WILDLIFE WASTE IS MAJOR WATER POLLUTER, STUDIES SAY
September 29, 2006
States like Virginia and Maryland have determined that wildlife waste plays a significant role in water pollution. In the Washington area, violations of the bacteria standards have put more than two dozen streams, including the Potomac and Anacostia rivers, on the federal "impaired waters" list; that means they do not meet the ideal conditions for swimming and need cleaning up.
So who -- or what -- is responsible for the contamination? The answer has become much clearer in the past five or so years, because of high-tech tests sponsored by states that pinpoint from which animal a particular sample of bacteria came.
In this area, some of what these surveys have found is not surprising:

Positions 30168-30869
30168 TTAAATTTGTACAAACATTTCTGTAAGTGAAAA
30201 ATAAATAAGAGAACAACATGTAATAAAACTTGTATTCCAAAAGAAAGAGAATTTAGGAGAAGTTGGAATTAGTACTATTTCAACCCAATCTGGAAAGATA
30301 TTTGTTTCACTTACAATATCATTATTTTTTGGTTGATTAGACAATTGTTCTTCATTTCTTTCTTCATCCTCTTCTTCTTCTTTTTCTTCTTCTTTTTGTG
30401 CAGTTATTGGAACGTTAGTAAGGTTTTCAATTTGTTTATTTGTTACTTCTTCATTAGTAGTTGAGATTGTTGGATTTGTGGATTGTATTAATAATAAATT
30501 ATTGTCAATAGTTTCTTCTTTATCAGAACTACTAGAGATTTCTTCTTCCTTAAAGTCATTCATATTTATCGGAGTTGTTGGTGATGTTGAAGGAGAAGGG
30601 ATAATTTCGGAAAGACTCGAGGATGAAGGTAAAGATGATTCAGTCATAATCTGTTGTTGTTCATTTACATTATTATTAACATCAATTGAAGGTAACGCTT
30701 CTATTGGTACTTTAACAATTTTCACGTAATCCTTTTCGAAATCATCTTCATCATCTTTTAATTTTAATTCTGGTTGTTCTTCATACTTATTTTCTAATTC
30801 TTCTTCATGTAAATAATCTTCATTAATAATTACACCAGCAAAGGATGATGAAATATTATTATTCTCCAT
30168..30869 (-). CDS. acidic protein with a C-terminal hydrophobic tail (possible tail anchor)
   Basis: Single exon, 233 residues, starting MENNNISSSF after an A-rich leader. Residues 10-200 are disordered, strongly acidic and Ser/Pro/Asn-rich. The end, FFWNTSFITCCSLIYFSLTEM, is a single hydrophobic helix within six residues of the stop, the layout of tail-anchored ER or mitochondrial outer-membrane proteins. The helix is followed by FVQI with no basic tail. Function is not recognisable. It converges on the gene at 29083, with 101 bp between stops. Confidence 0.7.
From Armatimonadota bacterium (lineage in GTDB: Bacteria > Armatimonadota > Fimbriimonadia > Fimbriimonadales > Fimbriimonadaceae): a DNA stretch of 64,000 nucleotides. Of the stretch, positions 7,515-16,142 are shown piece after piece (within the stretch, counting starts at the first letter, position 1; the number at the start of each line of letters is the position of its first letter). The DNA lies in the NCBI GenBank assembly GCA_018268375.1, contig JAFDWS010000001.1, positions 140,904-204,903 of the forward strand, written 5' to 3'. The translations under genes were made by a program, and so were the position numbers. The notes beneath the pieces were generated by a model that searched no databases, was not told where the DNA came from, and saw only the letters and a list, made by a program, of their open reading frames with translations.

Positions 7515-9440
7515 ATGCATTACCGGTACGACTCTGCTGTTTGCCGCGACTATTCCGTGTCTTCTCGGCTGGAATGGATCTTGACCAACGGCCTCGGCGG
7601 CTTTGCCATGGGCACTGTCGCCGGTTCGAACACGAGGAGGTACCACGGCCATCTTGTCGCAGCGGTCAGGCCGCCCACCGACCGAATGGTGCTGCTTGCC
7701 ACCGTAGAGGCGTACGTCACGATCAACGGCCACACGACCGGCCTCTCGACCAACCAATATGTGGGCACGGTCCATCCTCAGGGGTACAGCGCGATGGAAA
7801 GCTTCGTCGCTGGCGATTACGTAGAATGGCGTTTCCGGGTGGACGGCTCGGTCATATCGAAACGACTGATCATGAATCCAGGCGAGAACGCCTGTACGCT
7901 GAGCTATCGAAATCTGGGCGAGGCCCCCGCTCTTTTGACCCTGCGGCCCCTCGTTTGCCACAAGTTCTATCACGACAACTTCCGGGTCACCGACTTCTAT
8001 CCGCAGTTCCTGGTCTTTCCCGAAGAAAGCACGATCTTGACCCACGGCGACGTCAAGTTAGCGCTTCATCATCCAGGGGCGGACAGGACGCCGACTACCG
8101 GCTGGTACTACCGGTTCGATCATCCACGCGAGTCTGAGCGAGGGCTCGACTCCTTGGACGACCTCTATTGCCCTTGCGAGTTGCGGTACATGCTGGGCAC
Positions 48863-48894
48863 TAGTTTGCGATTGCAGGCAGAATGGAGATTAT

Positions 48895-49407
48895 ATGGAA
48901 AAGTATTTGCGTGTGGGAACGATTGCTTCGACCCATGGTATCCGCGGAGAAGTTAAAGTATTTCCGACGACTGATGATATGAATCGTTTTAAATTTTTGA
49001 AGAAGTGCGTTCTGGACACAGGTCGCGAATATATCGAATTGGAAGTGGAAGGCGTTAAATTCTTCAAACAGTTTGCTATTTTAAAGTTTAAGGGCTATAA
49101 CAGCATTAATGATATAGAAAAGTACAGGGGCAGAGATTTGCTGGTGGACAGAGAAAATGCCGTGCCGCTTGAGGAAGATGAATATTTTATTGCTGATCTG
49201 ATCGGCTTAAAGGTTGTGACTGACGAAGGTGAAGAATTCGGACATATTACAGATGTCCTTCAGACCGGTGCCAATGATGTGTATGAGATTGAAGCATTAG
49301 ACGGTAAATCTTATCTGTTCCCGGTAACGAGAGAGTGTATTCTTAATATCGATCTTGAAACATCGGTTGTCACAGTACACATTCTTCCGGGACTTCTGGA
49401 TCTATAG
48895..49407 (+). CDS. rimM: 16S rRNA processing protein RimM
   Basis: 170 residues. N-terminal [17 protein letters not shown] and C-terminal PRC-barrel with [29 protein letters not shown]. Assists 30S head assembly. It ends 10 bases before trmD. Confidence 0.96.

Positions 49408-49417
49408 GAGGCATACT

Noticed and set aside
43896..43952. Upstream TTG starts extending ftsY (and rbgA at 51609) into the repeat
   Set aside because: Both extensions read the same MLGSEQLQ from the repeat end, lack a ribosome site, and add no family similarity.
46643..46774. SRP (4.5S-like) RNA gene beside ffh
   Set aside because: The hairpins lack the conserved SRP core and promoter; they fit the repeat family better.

- One recent study by a Virginia Tech team found that humans are responsible for 24 percent of the bacteria in the Anacostia and 16 percent of the Potomac's, whether the source is a broken septic tank or the District's large sewage overflows during heavy rains.
- Livestock were also a major problem around the area -- responsible for 10 percent of the Potomac's bacteria, for instance -- because their manure washes out of pastures and the farm fields where it is spread as fertilizer.
Then there are nature's own polluters:
- In the Potomac and the Anacostia, for instance, more than half of the bacteria in the streams came from wild creatures.
- Environmental Protection Agency documents show that similar problems were found in Maryland, where wildlife were more of a problem than humans and livestock combined in the Magothy River, and in Northern Virginia tributaries such as Accotink Creek, where geese were responsible for 24 percent of bacteria, as opposed to 20 percent attributable to people.
Source: David A. Fahrenthold, "Wildlife Waste Is Major Water Polluter, Studies Say," Washington Post, September 29, 2006.
For text (subscription required):
Browse more articles on Environment Issues